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Attorneys Vic Hill and Brad MacDonald

Divorce: Asset transfers and capital gains taxes

Dividing property and other assets during divorce can be a highly emotional process. However, it’s crucial to be smart about it. That means looking at the long-term financial and tax impacts of keeping an asset, letting your spouse have it or agreeing to sell it and adding the proceeds to the marital estate for division. The complexity of the process is why many divorcing spouses consult with their own financial and tax professionals in addition, of course, to seeking experienced legal representation.

One concern that many people have is whether they’ll have to pay capital gains tax on property that their spouse signs over to them or that they transfer to their spouse. The good news is that it’s relatively easy to avoid capital gains taxes during divorce.

“Incident to the divorce”

The IRS recognizes that it’s common for separately or jointly owned property to change ownership during divorce. That’s why it doesn’t require people to report capital gains or losses on property that’s transferred “incident to the divorce.” To make things even easier, any assets that are transferred between divorcing spouses are assumed to be incident to the divorce up to a year after the divorce decree is signed.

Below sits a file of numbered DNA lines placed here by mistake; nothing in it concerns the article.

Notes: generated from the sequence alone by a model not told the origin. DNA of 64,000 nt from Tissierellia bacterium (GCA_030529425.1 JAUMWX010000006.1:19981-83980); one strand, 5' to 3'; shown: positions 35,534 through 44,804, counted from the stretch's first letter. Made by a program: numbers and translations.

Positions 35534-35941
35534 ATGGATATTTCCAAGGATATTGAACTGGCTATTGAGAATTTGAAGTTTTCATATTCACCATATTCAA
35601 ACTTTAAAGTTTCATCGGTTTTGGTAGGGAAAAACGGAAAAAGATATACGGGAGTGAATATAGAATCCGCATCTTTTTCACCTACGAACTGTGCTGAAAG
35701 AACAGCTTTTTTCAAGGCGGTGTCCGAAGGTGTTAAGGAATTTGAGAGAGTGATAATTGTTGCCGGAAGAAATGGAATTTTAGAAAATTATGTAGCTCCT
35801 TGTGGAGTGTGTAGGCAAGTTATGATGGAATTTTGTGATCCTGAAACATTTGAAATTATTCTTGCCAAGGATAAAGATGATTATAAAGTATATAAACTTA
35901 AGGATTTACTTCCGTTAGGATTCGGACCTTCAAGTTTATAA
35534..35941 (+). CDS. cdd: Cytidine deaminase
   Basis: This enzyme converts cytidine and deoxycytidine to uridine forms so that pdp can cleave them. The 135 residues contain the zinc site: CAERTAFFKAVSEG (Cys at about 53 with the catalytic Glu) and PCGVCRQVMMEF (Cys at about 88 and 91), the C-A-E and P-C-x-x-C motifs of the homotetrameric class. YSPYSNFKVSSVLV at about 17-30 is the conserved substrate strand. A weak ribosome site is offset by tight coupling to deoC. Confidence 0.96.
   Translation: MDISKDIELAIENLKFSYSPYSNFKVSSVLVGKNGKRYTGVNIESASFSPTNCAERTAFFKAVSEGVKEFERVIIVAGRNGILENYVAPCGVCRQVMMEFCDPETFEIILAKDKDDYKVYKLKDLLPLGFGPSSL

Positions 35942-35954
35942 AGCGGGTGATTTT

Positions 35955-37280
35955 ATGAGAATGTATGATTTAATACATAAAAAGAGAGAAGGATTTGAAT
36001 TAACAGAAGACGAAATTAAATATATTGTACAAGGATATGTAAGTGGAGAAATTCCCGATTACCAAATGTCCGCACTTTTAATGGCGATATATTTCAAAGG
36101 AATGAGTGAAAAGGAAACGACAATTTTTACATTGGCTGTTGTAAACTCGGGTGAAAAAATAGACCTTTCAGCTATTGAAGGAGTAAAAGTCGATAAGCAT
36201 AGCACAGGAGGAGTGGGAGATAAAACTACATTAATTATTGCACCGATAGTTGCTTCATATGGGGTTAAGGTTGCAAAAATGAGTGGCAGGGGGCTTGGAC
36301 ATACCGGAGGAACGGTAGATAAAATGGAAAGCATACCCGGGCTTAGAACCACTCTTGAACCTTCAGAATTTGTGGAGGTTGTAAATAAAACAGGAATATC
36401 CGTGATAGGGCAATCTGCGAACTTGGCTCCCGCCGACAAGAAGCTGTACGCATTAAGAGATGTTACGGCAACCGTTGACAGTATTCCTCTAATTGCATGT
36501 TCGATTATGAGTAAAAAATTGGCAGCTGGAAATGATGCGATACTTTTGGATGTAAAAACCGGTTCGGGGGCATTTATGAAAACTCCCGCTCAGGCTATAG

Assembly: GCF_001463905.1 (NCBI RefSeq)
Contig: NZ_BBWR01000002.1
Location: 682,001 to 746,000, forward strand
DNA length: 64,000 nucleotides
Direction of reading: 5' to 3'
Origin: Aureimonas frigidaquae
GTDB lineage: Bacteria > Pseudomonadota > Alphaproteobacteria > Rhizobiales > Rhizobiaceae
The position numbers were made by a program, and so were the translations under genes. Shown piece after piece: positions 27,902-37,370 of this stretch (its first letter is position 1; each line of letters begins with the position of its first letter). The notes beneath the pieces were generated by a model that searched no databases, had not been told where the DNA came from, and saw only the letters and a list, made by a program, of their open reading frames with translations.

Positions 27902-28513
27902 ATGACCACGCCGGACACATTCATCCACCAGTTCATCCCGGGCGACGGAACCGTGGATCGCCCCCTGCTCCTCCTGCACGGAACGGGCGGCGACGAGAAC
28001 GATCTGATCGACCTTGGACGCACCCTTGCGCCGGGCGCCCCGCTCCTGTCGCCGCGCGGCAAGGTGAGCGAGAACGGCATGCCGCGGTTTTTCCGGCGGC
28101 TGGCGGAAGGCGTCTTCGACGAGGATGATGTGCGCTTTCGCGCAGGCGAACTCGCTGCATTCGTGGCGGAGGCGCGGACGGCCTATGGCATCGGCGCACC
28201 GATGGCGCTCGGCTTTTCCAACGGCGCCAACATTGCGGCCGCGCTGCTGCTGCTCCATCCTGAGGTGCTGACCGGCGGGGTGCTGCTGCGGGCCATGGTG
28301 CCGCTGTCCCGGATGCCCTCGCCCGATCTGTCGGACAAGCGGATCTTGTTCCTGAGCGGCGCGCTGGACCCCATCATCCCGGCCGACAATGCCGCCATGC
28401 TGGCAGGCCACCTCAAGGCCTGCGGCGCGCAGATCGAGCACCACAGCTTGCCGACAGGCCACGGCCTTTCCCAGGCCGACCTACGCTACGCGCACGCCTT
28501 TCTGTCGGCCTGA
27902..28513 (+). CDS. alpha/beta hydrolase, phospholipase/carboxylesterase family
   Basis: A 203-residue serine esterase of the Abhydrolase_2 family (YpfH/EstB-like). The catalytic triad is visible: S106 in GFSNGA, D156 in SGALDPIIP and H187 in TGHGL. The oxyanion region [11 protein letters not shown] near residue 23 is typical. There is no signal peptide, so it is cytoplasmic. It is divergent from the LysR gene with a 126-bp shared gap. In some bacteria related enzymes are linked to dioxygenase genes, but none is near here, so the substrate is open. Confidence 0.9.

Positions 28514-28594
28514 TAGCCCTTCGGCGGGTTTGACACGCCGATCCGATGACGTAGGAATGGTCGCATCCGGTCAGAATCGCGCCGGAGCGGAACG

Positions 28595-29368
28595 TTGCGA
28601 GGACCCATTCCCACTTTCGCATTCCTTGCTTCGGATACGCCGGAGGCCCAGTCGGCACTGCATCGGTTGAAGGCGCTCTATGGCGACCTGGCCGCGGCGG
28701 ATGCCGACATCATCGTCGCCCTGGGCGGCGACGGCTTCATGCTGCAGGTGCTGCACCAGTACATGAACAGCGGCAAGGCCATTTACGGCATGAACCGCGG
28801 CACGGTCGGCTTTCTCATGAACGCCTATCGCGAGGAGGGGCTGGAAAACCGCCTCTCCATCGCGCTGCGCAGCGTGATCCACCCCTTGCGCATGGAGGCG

Any transfers not finalized within a year are still exempt from capital gains tax. However, the transfer must be listed in the divorce agreement or a modification approved by the court. That’s the rule up to six years following the divorce.

What about assets you sell to someone else?

With all this said, if you’re planning to sell an asset transferred to you relatively soon after the divorce, you may need to pay capital gains tax when you do that. Therefore, it’s worth considering that concern as you decide what assets to pursue during the property division process. For example, you’ll likely incur less in capital gains liability on assets that were purchased relatively recently.

Further, if you and your spouse decide to sell an asset and split the proceeds, the capital gains exemption doesn’t apply. Remember, though, that if you sell your primary residence, any profits on that are exempt up to $500,000 if you file your final taxes as a married couple (up to $250,000 if you file separately).

It’s a lot to consider at a difficult time in your life, and this is just a brief overview of the issue. That’s one of the many reasons why seeking sound, experienced legal guidance is critical to making smart decisions prior to and during the property division process.